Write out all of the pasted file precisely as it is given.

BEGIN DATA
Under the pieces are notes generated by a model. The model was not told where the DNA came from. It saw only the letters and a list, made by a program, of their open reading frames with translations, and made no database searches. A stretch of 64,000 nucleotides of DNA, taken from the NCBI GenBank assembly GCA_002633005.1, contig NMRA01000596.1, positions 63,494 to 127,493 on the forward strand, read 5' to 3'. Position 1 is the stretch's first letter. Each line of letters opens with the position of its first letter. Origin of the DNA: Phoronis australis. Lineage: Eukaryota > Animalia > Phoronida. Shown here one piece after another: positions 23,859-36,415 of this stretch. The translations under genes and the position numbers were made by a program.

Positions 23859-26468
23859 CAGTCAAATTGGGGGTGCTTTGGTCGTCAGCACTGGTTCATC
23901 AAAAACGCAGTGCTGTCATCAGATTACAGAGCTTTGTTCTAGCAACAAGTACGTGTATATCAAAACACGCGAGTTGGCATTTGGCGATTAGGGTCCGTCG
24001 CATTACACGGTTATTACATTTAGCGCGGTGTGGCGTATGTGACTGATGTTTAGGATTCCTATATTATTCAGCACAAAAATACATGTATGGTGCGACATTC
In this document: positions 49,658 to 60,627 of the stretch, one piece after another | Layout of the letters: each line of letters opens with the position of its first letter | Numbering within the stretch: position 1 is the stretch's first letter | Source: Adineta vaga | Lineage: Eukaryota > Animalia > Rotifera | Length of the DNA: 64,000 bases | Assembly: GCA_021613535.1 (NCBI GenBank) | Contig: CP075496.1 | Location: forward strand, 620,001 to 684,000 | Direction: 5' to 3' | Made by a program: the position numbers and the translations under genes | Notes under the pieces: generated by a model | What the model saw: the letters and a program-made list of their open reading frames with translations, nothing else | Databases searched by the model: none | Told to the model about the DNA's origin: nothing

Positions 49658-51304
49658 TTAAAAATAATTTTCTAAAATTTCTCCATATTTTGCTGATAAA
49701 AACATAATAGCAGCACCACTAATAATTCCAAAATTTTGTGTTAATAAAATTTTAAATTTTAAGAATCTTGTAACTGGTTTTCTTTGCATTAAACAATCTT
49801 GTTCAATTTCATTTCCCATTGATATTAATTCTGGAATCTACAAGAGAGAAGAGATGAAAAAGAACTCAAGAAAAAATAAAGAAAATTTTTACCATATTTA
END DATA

Under the pieces are notes generated by a model. The model was not told where the DNA came from. It saw only the letters and a list, made by a program, of their open reading frames with translations, and made no database searches. A stretch of 64,000 nucleotides of DNA, taken from the NCBI GenBank assembly GCA_002633005.1, contig NMRA01000596.1, positions 63,494 to 127,493 on the forward strand, read 5' to 3'. Position 1 is the stretch's first letter. Each line of letters opens with the position of its first letter. Origin of the DNA: Phoronis australis. Lineage: Eukaryota > Animalia > Phoronida. Shown here one piece after another: positions 23,859-36,415 of this stretch. The translations under genes and the position numbers were made by a program.

Positions 23859-26468
23859 CAGTCAAATTGGGGGTGCTTTGGTCGTCAGCACTGGTTCATC
23901 AAAAACGCAGTGCTGTCATCAGATTACAGAGCTTTGTTCTAGCAACAAGTACGTGTATATCAAAACACGCGAGTTGGCATTTGGCGATTAGGGTCCGTCG
24001 CATTACACGGTTATTACATTTAGCGCGGTGTGGCGTATGTGACTGATGTTTAGGATTCCTATATTATTCAGCACAAAAATACATGTATGGTGCGACATTC
In this document: positions 49,658 to 60,627 of the stretch, one piece after another | Layout of the letters: each line of letters opens with the position of its first letter | Numbering within the stretch: position 1 is the stretch's first letter | Source: Adineta vaga | Lineage: Eukaryota > Animalia > Rotifera | Length of the DNA: 64,000 bases | Assembly: GCA_021613535.1 (NCBI GenBank) | Contig: CP075496.1 | Location: forward strand, 620,001 to 684,000 | Direction: 5' to 3' | Made by a program: the position numbers and the translations under genes | Notes under the pieces: generated by a model | What the model saw: the letters and a program-made list of their open reading frames with translations, nothing else | Databases searched by the model: none | Told to the model about the DNA's origin: nothing

Positions 49658-51304
49658 TTAAAAATAATTTTCTAAAATTTCTCCATATTTTGCTGATAAA
49701 AACATAATAGCAGCACCACTAATAATTCCAAAATTTTGTGTTAATAAAATTTTAAATTTTAAGAATCTTGTAACTGGTTTTCTTTGCATTAAACAATCTT
49801 GTTCAATTTCATTTCCCATTGATATTAATTCTGGAATCTACAAGAGAGAAGAGATGAAAAAGAACTCAAGAAAAAATAAAGAAAATTTTTACCATATTTA